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Being A Teen Mom Could Take A Toll On Your Heart Health Later In Life

Just another reason to make sure contraception is easily accessible.

11/02/2017 10:31 EDT | Updated 11/02/2017 11:03 EDT

Pregnancy at any age can cause stress to the body. From weight gain, hair loss, and back pain, to the risk of developing blood clots or gallstones, being pregnant can definitely negatively affect women's health.

And if you're a teen, you may face even more health problems, as new research suggests that the stress of pregnancy might have a negative impact on the heart.

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The study, published Nov. 1 in the Journal of the American Heart Association, found that in a group of more than 1,000 women aged 65 to 74 living in Canada, Brazil, Albania, and Colombia, those who gave birth for the first time before they were 20 had a higher risk of heart disease and stroke later in life.

"Adolescent childbirth may be an important risk marker for cardiovascular disease in women, and one that is worth more investigation and clinical consideration," said Catherine Pirkle, the study's senior author and an assistant professor in health policy and management at the University of Hawaii at Manoa.

To help decrease the risk of cardiovascular disease, the study's authors suggest women take up physical exercise and maintain a healthy weight. Teen moms in particular should also see their physician for more frequent heart disease screening, Pirkle said.

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Despite the study's findings, the authors say it's not clear how being a teen mom can lead to a higher risk of heart disease and stroke, or even if teen pregnancy is a cause of cardiovascular disease in later life.

"Our research and several other teams document an association," Pirkle noted, adding that more research needs to be done to find a clear link. That being said, Pirkle added that she and her team have theories on why teen moms experience poor cardiovascular health later in life, one being that young moms may go through a lot of stress throughout their lifetimes, whether due to lack of education, being in a low-income family, or living under adverse social conditions.

"I think they experience a cascade of adverse life experiences that over time harms their health, with cardiovascular disease being an expression of that harm," Pirkle noted. "For example, adolescent mothers are more likely to drop out of school early and therefore earn less over their lifetimes," she said. "Low educational attainment and low incomes are strongly related to poor health outcomes."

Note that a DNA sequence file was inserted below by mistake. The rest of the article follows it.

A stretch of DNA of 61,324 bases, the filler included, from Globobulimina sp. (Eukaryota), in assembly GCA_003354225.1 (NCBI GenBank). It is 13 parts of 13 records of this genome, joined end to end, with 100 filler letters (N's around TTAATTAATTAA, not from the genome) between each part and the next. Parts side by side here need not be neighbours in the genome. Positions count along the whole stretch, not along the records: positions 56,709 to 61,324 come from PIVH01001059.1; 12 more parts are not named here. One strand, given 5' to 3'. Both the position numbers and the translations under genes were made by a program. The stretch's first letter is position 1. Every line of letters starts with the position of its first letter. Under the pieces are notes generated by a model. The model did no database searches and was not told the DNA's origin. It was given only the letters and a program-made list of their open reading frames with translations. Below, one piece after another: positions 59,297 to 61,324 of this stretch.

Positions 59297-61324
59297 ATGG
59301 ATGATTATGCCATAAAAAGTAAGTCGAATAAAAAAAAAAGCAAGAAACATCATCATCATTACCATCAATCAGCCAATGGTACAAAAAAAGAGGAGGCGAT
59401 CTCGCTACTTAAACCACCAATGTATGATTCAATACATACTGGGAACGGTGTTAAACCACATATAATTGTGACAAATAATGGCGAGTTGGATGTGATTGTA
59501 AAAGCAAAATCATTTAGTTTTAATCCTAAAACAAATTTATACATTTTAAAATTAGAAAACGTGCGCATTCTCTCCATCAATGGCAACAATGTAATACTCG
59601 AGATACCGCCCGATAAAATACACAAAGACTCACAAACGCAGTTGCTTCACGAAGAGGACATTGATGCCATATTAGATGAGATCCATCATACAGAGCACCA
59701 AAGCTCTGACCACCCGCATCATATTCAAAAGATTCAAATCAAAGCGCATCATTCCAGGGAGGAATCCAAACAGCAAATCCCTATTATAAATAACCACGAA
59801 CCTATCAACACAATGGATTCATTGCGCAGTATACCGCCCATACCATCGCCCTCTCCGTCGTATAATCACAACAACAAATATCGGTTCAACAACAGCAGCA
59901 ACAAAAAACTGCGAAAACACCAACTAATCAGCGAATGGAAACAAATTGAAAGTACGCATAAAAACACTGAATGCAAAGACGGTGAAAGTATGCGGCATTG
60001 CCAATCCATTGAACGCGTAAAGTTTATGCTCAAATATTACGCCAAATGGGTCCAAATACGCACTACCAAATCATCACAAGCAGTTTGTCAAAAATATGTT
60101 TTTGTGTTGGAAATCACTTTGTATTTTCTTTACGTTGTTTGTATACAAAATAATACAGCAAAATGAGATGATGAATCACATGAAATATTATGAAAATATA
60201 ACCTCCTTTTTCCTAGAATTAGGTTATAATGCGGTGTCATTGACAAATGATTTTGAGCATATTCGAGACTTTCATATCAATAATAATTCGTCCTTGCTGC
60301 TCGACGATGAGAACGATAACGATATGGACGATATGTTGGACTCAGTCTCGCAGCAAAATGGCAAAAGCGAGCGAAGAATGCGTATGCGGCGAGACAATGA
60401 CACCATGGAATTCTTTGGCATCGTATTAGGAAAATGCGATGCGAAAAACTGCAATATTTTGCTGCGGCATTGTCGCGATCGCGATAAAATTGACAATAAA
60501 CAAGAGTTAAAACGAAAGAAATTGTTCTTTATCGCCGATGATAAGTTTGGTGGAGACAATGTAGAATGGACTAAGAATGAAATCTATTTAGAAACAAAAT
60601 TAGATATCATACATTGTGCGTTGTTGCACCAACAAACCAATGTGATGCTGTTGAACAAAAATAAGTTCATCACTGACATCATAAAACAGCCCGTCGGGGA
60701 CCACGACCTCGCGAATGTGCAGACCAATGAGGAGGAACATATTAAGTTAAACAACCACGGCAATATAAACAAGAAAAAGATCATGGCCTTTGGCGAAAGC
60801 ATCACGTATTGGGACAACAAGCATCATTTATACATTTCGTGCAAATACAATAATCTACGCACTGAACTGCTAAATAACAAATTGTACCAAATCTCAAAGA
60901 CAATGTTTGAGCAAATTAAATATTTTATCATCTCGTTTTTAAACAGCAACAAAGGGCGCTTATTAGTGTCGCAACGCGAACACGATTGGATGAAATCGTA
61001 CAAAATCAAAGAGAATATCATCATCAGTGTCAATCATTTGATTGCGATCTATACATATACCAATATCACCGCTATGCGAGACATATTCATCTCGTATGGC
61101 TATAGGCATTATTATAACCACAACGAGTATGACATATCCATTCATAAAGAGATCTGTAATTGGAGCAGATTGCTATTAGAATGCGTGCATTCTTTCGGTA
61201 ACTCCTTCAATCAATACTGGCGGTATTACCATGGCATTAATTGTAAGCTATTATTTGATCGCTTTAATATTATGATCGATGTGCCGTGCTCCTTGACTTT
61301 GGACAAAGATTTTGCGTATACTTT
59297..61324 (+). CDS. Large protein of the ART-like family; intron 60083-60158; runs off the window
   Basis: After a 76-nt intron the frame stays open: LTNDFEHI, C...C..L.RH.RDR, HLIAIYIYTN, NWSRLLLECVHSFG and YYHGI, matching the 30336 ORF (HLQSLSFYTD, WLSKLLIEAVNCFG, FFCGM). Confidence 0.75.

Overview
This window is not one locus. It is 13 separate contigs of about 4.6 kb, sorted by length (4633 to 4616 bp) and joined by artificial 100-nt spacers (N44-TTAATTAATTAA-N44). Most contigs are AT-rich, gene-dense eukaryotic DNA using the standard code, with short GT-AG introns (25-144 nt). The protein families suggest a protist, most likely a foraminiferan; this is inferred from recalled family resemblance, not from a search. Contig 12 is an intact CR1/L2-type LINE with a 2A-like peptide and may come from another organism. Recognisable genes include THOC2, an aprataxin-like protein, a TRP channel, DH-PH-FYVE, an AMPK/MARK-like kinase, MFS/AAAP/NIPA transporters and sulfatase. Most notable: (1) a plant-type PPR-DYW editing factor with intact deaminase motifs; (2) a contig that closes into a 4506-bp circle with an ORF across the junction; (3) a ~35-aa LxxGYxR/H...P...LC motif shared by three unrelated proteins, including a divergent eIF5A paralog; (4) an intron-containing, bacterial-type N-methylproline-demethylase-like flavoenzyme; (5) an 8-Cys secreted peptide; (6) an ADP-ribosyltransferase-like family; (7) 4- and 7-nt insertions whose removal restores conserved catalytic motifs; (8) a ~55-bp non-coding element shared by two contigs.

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JoAnn Manson, M.D., a professor of medicine and women's health at Harvard Medical School and the chief of preventive medicine at Brigham and Women's Hospital in Boston, noted, "having an adolescent birth often denies women the opportunity for education and career development, which may lead to greater stress and financial adversities."

The study also notes that teens moms are more likely to have unhealthy habits, such as smoking, poor diet, and not getting enough exercise.

"Women who were adolescent moms may need to be more proactive about their cardiovascular health, and clinicians might need to have conversations with women about their childbirth history and also be more careful about cardiovascular screening and follow-up," Pirkle said.

Having an adolescent birth often denies women the opportunity for education and career development, which may lead to greater stress and financial adversities.

According to the World Health Organization (WHO), 11 per cent of all children worldwide are born to teens ages 15 to 19, and one million girls under 15 give birth every year, most of whom are in low- and middle-income countries.

Teen pregnancy rates have been declining in Canada for the last 25 years, reports the Ontario Ministry of Health and Long-Term Care, however it varies across the provinces and territories, and "has continued to be of significant concern in specific populations including socio-economically disadvantaged teens."

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Aside from potential cardiovascular health problems in later life, teen pregnancy can pose increased health risks to both the mother and child. Pregnant teens have a greater risk of developing anaemia, hypertension, eclampsia, and depressive disorders, and their children are more likely to have low birth weights, preterm births, and increased mortality rates, as well as developmental problems.

Knowing this, the study authors note that this is why it's so important that teens don't get pregnant. "Our results simply reinforce that view at a moment in time when women's reproductive rights are being eroded across the U.S., especially regarding access to contraception, which is so important to preventing adolescent pregnancy," they wrote.

"Not to get too political about it, but it really does support the importance of having contraception be accessible to women and providing societal support to women who do have a first birth at an early age," Manson said. "Whether it's through government programs or social support or family efforts, that support is tremendously important."

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